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Management of Rare Plants on Your Property

Woodville Community ParkTallahassee Democrat

December 13, 2013

Photo by Mark Tancig, Sandhill Ecosystem at Woodville Community Park

 

 

By Mark Tancig

 

 

 

 

 

Leon County is a unique place, not only because we are the location of several universities and the Capital, but because of the interesting and rare plants and animals that are found in our borders. Leon County Government, both in its policies (i.e. ordinances and laws) and in its actions (i.e. land management decisions), strives to be a good steward of our natural resources. Leon County staff helps to develop a stronger community by engaging and educating citizens in ways to protect and improve our local environment.

According to the Florida Natural Areas Inventory, an FSU affiliated organization dedicated to gathering, interpreting, and disseminating information regarding Florida’s biological diversity, 158 rare plant and animal species occur in Leon County. Of those 158 species, about 50 are recognized as threatened or endangered by the state or federal government. The reason for this abundance of rare species has to do with our closeness to the Apalachicola River basin, one of six recognized biological (or biodiversity) hotspots in the country. A biological hotspot is an area with many rare species that occur nowhere else in the world. Due to our area’s climate, location, and history we are blessed with a very special flora and fauna that deserves protection.

 

One way in which citizens can help is to learn and identify any rare species that may be found on their property, and to take action to protect and promote the growth of these special plants. Many of these plants have specific habitat needs, this can help narrow down the potential plants that may occur. In addition, there are also many field guides and other books that can help with identification and, of course, the internet is a great resource. Some websites are the Florida Natural Areas Inventory website (www.fnai.org) and the Atlas of Florida Vascular Plants (www.florida.plantatlas.usf.edu) website. Once you are sure that you have a rare species on your property you need to learn what it requires to thrive. Visiting other areas where the plant is found and thrives could provide insight into what management activities may need to be done on your property. These management activities might range from simple weeding or brush removal to more intense (and potentially dangerous) activities such as prescribed fire. A good idea is to ask for assistance from an experienced biologist or forester. State and local government staff can provide some help if needed and also may be able to put you in contact with other professionals.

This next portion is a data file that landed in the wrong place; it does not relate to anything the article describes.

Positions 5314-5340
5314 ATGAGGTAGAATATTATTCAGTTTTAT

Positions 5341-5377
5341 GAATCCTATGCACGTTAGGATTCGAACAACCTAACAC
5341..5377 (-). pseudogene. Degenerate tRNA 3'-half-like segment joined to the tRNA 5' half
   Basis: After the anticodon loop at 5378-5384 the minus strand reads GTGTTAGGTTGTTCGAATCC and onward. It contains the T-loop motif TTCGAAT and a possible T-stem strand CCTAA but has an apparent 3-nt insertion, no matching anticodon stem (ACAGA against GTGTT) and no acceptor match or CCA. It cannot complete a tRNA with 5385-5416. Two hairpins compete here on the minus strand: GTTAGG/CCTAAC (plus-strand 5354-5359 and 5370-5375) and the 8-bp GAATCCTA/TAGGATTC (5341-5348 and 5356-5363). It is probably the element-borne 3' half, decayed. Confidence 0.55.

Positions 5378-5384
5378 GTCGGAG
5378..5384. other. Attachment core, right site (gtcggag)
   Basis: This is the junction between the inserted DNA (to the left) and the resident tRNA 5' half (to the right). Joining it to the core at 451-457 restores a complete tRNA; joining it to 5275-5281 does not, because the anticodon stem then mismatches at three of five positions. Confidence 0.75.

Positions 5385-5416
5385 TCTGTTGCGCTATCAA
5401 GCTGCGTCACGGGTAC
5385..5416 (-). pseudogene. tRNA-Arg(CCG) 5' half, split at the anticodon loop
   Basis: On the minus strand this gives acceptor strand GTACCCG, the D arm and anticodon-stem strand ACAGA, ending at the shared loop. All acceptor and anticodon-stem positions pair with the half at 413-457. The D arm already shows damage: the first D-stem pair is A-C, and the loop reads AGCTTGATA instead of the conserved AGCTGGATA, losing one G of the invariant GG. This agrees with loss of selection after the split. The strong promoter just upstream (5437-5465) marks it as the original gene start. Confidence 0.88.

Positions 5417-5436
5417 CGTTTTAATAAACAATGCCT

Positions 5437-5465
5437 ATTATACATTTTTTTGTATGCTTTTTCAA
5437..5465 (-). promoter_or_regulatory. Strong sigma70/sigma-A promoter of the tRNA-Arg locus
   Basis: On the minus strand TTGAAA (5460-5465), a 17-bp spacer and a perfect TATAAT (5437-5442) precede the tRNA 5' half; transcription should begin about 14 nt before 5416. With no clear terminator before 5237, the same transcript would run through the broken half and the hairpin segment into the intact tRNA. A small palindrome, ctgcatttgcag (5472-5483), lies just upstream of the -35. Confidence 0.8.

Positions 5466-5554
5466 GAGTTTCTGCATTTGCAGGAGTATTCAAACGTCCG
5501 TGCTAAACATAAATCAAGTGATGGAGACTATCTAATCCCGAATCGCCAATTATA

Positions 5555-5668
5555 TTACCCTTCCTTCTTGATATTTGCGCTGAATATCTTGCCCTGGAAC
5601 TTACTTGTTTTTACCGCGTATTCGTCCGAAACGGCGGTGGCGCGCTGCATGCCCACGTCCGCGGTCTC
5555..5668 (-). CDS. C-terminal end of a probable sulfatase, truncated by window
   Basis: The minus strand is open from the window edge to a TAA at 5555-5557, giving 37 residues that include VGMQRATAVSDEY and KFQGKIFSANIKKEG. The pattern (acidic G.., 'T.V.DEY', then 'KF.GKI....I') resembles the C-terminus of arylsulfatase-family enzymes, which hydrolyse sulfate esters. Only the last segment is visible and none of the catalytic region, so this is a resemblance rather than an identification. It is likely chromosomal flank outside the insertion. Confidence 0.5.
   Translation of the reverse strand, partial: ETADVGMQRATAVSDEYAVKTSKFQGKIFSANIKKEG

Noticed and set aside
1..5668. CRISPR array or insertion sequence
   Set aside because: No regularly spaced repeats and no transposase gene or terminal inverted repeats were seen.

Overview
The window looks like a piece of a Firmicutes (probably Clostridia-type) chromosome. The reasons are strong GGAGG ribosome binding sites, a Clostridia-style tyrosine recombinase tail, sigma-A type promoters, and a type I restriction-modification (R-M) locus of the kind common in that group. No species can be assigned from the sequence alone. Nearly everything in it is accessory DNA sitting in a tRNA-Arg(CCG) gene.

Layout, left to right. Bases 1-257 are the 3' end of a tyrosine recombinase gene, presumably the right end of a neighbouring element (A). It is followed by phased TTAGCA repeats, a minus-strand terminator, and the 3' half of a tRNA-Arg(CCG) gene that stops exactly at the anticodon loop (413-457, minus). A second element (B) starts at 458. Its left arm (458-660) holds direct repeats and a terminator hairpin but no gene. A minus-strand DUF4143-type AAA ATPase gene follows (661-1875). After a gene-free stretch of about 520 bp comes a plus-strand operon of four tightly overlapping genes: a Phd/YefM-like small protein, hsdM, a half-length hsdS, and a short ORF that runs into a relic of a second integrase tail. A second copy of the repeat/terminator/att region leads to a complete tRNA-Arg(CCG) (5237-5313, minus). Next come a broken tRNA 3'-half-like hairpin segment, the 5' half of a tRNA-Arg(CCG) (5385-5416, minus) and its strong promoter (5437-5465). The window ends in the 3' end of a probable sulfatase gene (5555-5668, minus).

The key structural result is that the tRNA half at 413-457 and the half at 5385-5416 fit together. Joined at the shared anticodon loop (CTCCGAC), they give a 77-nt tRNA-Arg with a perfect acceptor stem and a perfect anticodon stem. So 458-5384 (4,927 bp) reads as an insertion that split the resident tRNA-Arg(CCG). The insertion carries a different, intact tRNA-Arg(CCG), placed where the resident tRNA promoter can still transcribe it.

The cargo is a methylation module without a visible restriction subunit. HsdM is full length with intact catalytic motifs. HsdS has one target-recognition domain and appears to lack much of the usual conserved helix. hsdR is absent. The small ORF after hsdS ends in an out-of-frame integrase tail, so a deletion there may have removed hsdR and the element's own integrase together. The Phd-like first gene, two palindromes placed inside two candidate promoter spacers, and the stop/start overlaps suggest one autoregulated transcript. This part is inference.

An example of Leon County’s actions as a property owner to protect rare species is the management of our parks and greenways, conducted by the Parks and Recreation Division. One particular rare species, the bent golden-aster (Pityopsis flexuosa), has flourished under the management of Parks and Recreation Staff at the Woodville Community Center. This plant, a member of the daisy and sunflower family, is only known to occur in six Florida counties and nowhere else. It is considered endangered by the State of Florida. The bent golden-aster grows in sandhill ecosystems, which are very dry, sandy areas that support longleaf pine, turkey oaks, and wiregrass. These ecosystems, including all of the plants and animals within, have adapted to and rely on frequent fires to maintain them in their optimal condition. During development of the Woodville Community Center, the bent golden-aster was found and, according to Leon County land development regulations, was required to be protected and preserved. Buildings and ballfields had to be designed around the natural area where the plants occurred and the County was directed to maintain the ecosystem in a healthy state. Faculty from UF/Leon County Extension and the Florida Forest Service began a prescribed burning program. Later, after Parks and Recreation staff completed the required prescribed burning training, they began to burn it with continued help from UF/Leon County Extension. This prescribed fire program continues today and, as a result, this plant has thrived and another generation of Leon County citizens can enjoy the pretty yellow flowers that bloom in the fall.

 

Protecting our environment takes work on behalf of Leon County and its citizens. From prescribed burns to how we maintain our front yard, we all have a role to fill.

 

Mark Tancig is a Water Resource Specialist with the Leon County Public Works and a member of the Leon County/UF IFAS Extension Urban Forestry/Horticulture Newspaper Column Working Group.  For more information about gardening in our area, visit the UF/ IFAS Leon County Extension website at http://leon.ifas.ufl.edu.  For gardening questions, email us at Ask-A-Mastergardener@leoncountyfl.gov

 

 

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